Friday, August 24, 2012

Noda Snubs Anti-nuke Group

There were no smiles. There were no handshakes.
Yoshihiko Noda conceded nothing and angry protesters stormed out of the room on Aug. 22 after a 30-minute face-to-face confab between the prime minister and representatives of the Metropolitan Coalition Against Nukes.
The meeting at the Prime Minister's Official Residence in Tokyo came after months of weekly anti-nuclear protests outside Noda's office that have swollen from hundreds of people to thousands of irate citizens upset over Noda's decision in June to restart two reactors at the Oi nuclear power plant in Fukui Prefecture.
"I don't think our demands meant anything to him," said a coalition member who attended the meeting.
Undaunted, the Metropolitan Coalition Against Nukes said after the meeting that the weekly protests will continue.
It all came about on July 31, when representatives of the group consulted with lawmakers who favor a gradual phaseout of nuclear energy. During that meeting, former Prime Minister Naoto Kan said he would act as an intermediary to try and set up a meeting with Noda.
The prime minister's office initially said the gathering would take place only if initial parts of the meeting would be disclosed and that there would no live television coverage. However, the prime minister's office eventually gave the OK for media coverage and a live broadcast of the entire meeting, coalition members said.
Both sides agreed to meet for just 20 minutes. The protesters agreed beforehand among themselves to avoid any conversations that could allow Noda to make long remarks.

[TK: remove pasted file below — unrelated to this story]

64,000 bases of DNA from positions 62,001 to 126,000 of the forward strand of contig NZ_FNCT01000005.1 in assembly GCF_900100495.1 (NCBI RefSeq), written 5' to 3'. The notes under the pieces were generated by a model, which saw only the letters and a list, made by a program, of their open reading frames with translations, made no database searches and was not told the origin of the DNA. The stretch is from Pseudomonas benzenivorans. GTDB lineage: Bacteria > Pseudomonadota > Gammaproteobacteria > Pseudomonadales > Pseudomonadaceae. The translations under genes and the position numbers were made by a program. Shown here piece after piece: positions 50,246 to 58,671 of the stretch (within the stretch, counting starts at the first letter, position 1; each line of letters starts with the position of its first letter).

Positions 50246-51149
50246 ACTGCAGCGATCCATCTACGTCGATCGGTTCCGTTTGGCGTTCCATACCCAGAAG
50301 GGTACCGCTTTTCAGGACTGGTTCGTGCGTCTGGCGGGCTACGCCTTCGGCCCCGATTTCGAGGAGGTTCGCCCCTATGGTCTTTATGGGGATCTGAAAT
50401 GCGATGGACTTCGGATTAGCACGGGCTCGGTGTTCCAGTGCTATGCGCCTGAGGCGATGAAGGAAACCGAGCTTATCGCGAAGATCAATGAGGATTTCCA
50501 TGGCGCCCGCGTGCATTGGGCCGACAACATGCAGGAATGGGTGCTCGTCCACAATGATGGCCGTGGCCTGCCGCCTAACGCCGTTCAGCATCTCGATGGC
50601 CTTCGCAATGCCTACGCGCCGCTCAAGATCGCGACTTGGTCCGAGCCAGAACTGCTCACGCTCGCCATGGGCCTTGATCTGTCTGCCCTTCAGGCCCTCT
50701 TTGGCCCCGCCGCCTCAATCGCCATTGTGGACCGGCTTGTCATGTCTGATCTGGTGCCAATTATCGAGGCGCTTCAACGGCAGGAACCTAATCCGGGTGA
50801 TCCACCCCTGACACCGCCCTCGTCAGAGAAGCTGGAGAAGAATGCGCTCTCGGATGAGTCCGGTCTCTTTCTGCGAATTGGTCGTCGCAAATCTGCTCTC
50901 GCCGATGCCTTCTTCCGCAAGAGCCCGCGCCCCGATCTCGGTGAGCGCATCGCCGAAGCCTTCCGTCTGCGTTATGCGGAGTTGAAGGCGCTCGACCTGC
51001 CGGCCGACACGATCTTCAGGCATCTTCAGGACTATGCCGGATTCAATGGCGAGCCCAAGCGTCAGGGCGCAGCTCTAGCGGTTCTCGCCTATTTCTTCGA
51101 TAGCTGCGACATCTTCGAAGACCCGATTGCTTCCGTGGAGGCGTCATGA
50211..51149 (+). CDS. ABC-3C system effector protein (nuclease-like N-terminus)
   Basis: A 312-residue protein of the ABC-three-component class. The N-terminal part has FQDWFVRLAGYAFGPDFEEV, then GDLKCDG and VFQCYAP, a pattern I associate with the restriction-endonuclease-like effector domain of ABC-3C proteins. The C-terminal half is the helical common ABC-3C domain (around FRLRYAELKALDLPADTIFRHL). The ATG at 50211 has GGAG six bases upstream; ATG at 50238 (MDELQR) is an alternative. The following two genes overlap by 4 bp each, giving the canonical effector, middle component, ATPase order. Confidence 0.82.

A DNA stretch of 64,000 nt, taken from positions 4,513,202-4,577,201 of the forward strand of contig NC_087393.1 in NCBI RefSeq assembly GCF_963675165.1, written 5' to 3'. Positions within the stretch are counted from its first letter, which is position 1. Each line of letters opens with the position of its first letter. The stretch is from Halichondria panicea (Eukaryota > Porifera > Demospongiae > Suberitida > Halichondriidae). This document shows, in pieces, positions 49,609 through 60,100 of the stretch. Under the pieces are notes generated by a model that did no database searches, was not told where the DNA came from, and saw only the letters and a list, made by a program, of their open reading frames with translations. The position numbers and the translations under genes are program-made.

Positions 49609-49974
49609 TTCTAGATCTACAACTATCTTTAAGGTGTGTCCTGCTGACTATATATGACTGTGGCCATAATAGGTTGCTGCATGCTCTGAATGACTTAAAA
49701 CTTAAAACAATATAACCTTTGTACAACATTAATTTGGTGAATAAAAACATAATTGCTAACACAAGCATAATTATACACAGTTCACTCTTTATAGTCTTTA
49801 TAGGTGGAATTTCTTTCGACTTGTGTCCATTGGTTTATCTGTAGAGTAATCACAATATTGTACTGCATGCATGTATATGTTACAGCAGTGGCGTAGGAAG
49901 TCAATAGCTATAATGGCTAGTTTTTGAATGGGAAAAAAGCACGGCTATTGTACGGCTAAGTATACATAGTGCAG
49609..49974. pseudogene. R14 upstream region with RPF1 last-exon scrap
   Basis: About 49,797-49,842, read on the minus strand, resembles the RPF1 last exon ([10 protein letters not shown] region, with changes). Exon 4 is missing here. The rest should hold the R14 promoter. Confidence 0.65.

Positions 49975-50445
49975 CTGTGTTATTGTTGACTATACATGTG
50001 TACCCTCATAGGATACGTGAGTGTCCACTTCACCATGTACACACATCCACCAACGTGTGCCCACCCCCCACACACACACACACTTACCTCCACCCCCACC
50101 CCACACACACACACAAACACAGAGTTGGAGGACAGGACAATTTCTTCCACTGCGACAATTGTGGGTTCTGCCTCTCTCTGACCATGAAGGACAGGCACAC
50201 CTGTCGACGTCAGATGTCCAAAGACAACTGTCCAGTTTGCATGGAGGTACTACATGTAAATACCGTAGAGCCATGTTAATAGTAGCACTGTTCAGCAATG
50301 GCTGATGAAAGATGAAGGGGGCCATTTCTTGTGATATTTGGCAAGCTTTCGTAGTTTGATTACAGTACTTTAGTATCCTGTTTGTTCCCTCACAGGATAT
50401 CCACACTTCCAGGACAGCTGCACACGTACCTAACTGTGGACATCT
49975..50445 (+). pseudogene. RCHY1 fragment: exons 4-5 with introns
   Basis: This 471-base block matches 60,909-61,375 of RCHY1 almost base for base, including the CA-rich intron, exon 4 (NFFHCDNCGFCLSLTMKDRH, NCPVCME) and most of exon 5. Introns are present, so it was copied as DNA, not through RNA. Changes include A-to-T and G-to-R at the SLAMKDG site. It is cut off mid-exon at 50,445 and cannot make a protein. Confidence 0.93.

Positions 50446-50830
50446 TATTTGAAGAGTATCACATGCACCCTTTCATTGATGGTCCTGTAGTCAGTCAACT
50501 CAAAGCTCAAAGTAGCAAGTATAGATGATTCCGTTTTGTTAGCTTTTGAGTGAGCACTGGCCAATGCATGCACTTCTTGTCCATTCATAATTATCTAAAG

"There will be no petition or negotiation," a group member said. "This will be a protest inside the prime minister's office."
The meeting got under way at 2 p.m. After Noda's opening remarks, the 10 members of the protest group demanded the shutdown of the restarted nuclear reactors and stressed the "change" their weekly protests have generated.
"There has long been an aversion to social movements and demonstrations in Japan," one of them said. "But that is undergoing a major shift now."
"Demonstrations are venues where people express their anger," another said. "The protesters are maintaining their strength because you (Noda) keep throwing fuel into the fire."
But Noda gave no nod of approval or recognition of their demands. Instead, he reiterated his government's policy of deciding on a mid- to long-term energy policy after listening to various opinions. He talked for three minutes in total.
When the allotted 20 minutes were up, the protesters demanded more time. They were given 10 minutes, after which they angrily left the room.
"There is almost nothing we can approve of," one of them said.
"Representative democracy is not functioning in Japan," illustrator Misao Redwolf, a key member of the protest group, said at a news conference after the meeting. "Nuclear reactors were restarted, although more than 80 percent of the people prefer a departure from nuclear energy."
"It was the dormant democracy of Japan that has been restarted," another group member said.
The weekly protests outside the prime minister's office in Tokyo have spawned similar protests in dozens of other cities across Japan.

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